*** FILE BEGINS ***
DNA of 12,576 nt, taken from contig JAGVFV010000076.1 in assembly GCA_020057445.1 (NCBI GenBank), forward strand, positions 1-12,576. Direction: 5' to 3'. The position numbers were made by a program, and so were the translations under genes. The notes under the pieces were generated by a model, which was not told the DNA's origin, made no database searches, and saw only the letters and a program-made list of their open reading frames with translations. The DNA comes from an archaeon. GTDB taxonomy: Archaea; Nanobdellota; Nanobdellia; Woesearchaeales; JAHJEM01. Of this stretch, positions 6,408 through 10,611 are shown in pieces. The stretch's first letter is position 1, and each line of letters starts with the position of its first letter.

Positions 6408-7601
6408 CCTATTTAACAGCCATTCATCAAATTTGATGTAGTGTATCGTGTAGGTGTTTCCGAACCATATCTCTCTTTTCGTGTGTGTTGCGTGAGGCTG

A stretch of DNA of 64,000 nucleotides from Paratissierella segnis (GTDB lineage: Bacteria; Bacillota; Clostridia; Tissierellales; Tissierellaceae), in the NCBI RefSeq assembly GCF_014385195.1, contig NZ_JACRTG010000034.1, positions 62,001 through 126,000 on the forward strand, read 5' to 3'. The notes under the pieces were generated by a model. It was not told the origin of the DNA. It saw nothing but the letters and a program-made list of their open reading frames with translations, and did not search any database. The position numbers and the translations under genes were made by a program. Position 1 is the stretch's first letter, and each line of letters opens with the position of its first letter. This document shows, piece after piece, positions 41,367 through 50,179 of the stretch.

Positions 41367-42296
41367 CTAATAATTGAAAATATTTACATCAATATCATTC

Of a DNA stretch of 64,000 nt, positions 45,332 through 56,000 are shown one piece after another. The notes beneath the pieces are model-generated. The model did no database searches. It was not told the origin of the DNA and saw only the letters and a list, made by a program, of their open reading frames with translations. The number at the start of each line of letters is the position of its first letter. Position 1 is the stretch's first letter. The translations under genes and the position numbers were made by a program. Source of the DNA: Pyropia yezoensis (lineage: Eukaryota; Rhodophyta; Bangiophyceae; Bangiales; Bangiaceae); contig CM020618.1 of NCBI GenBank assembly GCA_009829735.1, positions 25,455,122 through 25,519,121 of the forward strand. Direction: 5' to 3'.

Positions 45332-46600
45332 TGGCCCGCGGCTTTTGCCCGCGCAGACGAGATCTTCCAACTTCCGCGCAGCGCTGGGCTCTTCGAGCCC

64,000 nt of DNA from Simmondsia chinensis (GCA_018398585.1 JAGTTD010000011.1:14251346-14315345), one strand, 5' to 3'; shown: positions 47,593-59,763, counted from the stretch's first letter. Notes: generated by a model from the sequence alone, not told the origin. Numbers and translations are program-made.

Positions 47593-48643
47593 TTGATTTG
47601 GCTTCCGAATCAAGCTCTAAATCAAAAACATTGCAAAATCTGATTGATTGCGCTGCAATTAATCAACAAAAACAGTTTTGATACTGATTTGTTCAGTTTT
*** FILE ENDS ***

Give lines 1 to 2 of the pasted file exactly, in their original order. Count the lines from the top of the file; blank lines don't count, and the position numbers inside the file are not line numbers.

DNA of 12,576 nt, taken from contig JAGVFV010000076.1 in assembly GCA_020057445.1 (NCBI GenBank), forward strand, positions 1-12,576. Direction: 5' to 3'. The position numbers were made by a program, and so were the translations under genes. The notes under the pieces were generated by a model, which was not told the DNA's origin, made no database searches, and saw only the letters and a program-made list of their open reading frames with translations. The DNA comes from an archaeon. GTDB taxonomy: Archaea; Nanobdellota; Nanobdellia; Woesearchaeales; JAHJEM01. Of this stretch, positions 6,408 through 10,611 are shown in pieces. The stretch's first letter is position 1, and each line of letters starts with the position of its first letter.

Positions 6408-7601